You have the right to safety. This means freedom from violence, exploitation, neglect, abuse, and sexual misconduct. 

You have the right to privacy. Your provider must not give out your information without your informed consent. However, aged care workers must report when significant harm occurs to a consumer.

You have the right to choose your workers and providers. And they must provide your supports and services with care and skill, in a safe and competent manner.

You have the right to safety. This means freedom from violence, exploitation, neglect, abuse, and sexual misconduct. 

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Who the Code applies to

The Code of Conduct for Aged Care applies to approved providers of residential and home care and flexible care services. It doesn't apply to the CHSP, NATSIFACP, or to tradespeople not engaged by an approved provider. But these providers must still give safe and respectful care in keeping with the Code. It's your right to receive safe, respectful, and enjoyable aged care.

The NDIS Code of Conduct applies to registered and unregistered NDIS providers. And NDIA community partners. It also applies to providers delivering the following:

  • Information, linkages, or capacity building activities
  • Commonwealth Continuity of Support Programme services for people over the age of 65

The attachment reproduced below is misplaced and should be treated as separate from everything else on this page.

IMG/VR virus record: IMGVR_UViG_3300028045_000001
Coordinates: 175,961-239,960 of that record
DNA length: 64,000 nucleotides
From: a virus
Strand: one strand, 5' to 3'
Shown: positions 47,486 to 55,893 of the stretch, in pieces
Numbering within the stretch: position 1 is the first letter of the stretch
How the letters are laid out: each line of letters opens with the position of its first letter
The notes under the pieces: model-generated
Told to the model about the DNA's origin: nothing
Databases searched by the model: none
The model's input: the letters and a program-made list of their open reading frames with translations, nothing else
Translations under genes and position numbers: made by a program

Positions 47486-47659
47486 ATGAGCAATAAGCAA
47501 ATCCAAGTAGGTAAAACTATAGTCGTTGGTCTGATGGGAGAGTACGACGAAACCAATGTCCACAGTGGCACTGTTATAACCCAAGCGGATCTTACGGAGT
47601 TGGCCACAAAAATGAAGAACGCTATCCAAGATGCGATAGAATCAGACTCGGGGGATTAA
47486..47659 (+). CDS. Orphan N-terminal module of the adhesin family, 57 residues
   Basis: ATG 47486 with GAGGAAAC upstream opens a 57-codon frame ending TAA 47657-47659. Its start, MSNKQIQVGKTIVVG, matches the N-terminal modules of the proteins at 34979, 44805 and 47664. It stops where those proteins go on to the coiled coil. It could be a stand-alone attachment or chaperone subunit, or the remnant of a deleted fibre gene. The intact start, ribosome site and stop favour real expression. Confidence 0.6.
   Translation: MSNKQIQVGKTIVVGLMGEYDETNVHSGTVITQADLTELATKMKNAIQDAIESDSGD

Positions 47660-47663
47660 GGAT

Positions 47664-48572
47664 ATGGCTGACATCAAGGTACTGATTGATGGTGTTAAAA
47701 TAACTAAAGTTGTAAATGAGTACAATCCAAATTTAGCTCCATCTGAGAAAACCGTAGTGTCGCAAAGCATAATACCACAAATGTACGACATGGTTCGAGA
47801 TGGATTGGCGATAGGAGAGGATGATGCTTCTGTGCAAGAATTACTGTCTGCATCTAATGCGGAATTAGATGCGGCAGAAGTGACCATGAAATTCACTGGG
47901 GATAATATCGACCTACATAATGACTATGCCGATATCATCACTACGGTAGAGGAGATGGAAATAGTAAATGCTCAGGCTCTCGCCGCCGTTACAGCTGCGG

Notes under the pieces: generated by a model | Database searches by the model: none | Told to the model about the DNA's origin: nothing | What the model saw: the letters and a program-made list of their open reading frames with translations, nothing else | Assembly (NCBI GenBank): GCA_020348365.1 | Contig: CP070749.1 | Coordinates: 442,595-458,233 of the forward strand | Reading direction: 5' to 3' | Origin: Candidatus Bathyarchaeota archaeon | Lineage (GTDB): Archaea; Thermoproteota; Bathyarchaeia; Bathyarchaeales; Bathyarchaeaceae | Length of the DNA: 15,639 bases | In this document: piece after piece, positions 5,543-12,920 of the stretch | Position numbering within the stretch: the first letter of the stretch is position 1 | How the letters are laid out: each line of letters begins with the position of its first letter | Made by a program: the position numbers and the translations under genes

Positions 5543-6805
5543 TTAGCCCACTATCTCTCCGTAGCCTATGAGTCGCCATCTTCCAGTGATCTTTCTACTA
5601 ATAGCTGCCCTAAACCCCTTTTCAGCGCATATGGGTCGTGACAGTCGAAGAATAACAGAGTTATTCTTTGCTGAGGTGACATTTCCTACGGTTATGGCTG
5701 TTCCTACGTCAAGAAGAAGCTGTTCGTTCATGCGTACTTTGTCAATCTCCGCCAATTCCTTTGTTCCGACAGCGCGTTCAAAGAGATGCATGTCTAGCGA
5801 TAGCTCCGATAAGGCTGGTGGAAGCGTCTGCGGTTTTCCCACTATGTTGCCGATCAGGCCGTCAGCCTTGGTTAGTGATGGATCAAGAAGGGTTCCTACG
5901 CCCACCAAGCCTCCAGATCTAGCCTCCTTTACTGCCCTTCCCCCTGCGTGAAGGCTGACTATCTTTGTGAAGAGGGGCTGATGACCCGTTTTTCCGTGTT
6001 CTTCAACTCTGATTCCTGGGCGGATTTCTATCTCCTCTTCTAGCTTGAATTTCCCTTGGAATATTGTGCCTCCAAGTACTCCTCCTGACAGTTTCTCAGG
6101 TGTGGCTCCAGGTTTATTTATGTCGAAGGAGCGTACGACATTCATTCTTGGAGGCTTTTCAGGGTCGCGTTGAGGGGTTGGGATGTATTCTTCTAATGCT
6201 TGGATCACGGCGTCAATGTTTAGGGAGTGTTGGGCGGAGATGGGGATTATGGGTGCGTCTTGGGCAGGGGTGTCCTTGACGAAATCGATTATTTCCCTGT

The Code of Conduct for Aged Care applies to approved providers of residential and home care and flexible care services. It doesn't apply to the CHSP, NATSIFACP, or to tradespeople not engaged by an approved provider. But these providers must still give safe and respectful care in keeping with the Code. It's your right to receive safe, respectful, and enjoyable aged care.

The NDIS Code of Conduct applies to registered and unregistered NDIS providers. And NDIA community partners. It also applies to providers delivering the following:

  • Information, linkages, or capacity building activities
  • Commonwealth Continuity of Support Programme services for people over the age of 65 
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Aged care complaints

You should be able to talk to your provider if you're not happy with your supports or services. But sometimes, this may not solve your problem, or it may not feel safe to do.

In that case, you can make a complaint with the Aged Care Quality and Safety Commission if you feel the Aged Care Quality Standards are not being met.

Or you can make a complaint with the NDIS Quality and Safeguards Commission for NDIS funded supports and services.

You should be able to talk to your provider if you're not happy with your supports or services. But sometimes, this may not solve your problem, or it may not feel safe to do.

In that case, you can make a complaint with the Aged Care Quality and Safety Commission if you feel the Aged Care Quality Standards are not being met.

Or you can make a complaint with the NDIS Quality and Safeguards Commission for NDIS funded supports and services.

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It's free to make a complaint.

You can also complain about how a provider has handled your complaint. And you can complain without giving your personal details, if you wish. 

It is important to know that if you or someone you know is experiencing abuse, there is help available. Regardless of who your provider is.